Grazed and confused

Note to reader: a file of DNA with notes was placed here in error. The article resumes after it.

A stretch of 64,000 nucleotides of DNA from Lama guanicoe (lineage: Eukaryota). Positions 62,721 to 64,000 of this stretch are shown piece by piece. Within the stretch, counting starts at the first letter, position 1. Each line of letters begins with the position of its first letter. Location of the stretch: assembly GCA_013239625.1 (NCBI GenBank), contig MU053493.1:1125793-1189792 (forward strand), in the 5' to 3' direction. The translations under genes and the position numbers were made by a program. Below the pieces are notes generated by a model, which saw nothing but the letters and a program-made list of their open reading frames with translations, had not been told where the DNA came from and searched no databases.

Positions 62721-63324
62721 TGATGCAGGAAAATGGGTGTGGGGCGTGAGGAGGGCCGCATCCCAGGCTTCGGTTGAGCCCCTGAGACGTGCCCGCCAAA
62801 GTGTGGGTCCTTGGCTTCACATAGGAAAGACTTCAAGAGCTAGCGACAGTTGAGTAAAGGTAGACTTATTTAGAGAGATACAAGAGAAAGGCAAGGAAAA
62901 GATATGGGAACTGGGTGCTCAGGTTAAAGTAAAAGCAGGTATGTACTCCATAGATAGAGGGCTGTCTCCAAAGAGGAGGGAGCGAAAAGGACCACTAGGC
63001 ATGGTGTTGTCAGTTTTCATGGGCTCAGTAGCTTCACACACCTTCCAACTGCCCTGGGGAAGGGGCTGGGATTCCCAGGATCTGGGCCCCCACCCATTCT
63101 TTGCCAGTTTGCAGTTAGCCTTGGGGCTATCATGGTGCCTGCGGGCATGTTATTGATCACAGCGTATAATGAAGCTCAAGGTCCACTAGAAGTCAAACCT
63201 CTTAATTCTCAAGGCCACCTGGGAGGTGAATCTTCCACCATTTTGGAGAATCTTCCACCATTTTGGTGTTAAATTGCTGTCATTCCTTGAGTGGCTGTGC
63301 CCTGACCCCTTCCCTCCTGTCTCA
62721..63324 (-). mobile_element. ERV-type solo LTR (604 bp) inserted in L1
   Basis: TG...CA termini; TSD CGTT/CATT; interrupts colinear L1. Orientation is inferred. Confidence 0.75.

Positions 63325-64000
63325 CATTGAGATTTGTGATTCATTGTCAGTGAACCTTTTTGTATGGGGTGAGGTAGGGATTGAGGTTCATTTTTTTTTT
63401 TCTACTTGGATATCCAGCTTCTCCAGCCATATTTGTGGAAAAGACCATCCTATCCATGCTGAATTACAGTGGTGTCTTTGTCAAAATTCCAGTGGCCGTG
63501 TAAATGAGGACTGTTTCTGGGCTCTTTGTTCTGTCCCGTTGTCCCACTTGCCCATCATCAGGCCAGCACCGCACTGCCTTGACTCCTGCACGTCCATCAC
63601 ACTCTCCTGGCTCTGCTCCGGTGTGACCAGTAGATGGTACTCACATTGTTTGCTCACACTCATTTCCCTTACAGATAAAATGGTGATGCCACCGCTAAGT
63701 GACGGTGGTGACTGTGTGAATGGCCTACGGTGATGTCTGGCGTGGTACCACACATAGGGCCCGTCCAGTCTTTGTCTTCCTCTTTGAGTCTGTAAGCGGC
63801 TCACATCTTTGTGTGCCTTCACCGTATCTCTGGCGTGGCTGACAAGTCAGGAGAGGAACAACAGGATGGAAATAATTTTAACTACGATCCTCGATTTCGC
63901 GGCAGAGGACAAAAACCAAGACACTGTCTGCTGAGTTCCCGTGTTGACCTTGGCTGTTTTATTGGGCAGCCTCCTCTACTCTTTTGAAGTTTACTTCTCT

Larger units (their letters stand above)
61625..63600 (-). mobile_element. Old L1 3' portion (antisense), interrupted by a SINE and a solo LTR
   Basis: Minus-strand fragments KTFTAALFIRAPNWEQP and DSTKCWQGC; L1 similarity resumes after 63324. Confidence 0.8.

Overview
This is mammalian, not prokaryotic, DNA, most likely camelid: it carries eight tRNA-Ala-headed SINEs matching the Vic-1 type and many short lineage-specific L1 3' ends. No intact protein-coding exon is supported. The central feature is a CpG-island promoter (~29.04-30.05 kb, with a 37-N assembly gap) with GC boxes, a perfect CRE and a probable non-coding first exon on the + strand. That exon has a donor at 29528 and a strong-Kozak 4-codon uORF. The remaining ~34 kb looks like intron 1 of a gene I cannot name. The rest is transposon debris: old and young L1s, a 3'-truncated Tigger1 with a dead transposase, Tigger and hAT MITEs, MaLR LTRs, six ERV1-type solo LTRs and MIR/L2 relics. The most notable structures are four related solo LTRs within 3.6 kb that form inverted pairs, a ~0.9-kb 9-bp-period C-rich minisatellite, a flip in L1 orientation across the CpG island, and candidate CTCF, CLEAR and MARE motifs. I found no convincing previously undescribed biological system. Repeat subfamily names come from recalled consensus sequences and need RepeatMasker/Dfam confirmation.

This report (PDF and summary) by the Food Climate Research Network addresses the role of ruminants in grazing systems and their relationship with climate change. The potential contribution of grazing ruminants to soil carbon sequestration is small, time-limited, reversible and substantially outweighed by the greenhouse gas (GHG) emissions they generate. The ambitious claims made by advocates of grass-fed livestock about grazing as a significant mitigation opportunity are thus unfounded. While grazing livestock have a beneficial role to play in some contexts, and better management of grazing is a worthwhile objective, when it comes to climate mitigation, its potential contribution is minor. Rising animal production and consumption risks driving damaging changes in land use and associated GHG release. Grazing livestock produce only a fraction of global protein supply, but ruminants collectively use about a quarter of the earth’s usable surface. It is simply not possible to carry on eating as much meat and dairy as trends indicate and obtain it through grass-fed systems alone (even with the additional feeding of agricultural by-products and food waste). The challenge for now and the coming years is to figure out the environmentally least-bad way of using land and other resources to nourish ourselves and meet our other developmental goals. The prevailing assumption that animal production must grow to meet demands for high animal protein diets in affluent and increasingly in emerging economies needs questioning.